In the field was a tall Minnesotan gentleman by the name of John, playing on his tod.  Given we were only a two and the pace of play, we joined forces – as you would, in anywhere but Australia.  Y’er man like many a golfer, it seems, had been in the printing business for many years and had recently sold his family company.  Interestingly enough he’d got into printing yardage books for some of the blue chip golf institutions of the US – the likes of Pinehurst, Pebble Beach and so on – and as such had been fortunate to play more US Open venues than your average rooster.  He was a mild-mannered, light hearted chap that laughed when his putts lipped out; in short, my kinda guy.  There weren’t many birdies between us out there at Waterville, but we had a great deal of fun – and, funnily enough, this being John’s first time to Waterville and Ireland, we found ourselves being in the curious position of being relative “locals”, in the sense that we were able to share a bit of Waterville’s history with him, and tips on where he might venture during his remaining days on emerald soil.  He may have thought we were entirely mental, however, when we took to the sands below the sixteenth green to pitch back up while we waited for the lot on seventeen.  This was a long way from the beach golf we played at Westhampton just a couple of weeks prior!

Much as we’d enjoyed the golf – and the short game practice – it was a relief to get off the golf course and back indoors.  The Smugglers Inn, not two hundred yards from the club, overlooking the beach, could only have escaped our attention in 2010 because it wasn’t on Jay Connolly’s “Here’s The Deal” Waterville Experience itinerary.  It features in Tom Coyne’s accounts of his adventures and so we thought we better have a pint by the fire, at least, to see what it was all about.  A worthwhile nosy it certainly was, but the thirty Euro pieces of fish would have broken the proverbial bank, so we ventured on down the road to our B&B – the Old Cable Historic House – to shower up and gather ourselves.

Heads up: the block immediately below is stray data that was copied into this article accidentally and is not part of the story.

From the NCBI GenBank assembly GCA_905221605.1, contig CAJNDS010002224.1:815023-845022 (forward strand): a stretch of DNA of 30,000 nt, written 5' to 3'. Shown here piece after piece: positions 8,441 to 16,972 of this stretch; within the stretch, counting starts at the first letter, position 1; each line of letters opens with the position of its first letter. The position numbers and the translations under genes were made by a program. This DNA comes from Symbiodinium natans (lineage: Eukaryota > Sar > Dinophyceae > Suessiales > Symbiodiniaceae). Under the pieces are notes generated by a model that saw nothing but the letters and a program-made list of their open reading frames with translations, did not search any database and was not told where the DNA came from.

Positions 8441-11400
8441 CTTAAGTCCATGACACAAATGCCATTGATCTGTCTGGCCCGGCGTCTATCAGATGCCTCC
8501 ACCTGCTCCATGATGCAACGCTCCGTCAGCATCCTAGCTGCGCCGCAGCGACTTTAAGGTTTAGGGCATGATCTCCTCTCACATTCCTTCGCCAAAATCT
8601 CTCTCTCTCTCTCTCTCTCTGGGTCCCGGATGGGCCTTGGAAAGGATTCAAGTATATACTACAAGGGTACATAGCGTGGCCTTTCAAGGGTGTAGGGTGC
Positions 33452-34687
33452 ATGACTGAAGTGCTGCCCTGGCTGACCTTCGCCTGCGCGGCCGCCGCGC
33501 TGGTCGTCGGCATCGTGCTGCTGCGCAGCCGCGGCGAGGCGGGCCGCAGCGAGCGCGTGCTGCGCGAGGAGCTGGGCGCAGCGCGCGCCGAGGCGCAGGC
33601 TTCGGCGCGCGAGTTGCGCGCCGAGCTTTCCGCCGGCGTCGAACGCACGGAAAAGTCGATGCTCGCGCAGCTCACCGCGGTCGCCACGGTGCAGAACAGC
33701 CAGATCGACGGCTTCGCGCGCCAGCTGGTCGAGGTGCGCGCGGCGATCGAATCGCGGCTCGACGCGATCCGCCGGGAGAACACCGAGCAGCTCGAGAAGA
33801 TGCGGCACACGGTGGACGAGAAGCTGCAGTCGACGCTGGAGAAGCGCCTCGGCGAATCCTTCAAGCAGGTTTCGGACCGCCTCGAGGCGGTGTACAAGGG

Without GPS or a map we were at the mercy of the Saint Christopher.  He was on his game because, like a moth to light – not knowing quite why you want to go that way, you just do – in minutes our Nissan Micra found its way safely to our destination, just up the road from the restaurant we’d had such a fine evening in nearly two years prior, The Fisherman’s Bar.  It took a full five minutes for the hot water to thaw the frost from my bones.  The shower itself was not a cubicle, but half a room – and if I said I didn’t think about making my bed there for the night, under warm trickle, I’d be lying.  But the famous fish ‘n chips down the road – two hunks, not one – beckoned.  And who was sitting in there by the fire, in a packed Sunday night bar, but John and gorgeous wife Darcy.  I was utterly starving and I’m quite sure Goldy was too; but this was Ireland and therefore no such thing as the “quick hello”.  For a full forty minutes of feeding time we sat unbegrudgingly in their good company until we finally realised, as they left, that our stomachs had eaten themselves out of desperation, and that we best throw some food down there lest the remainder of our digestive organs vanish before bedtime.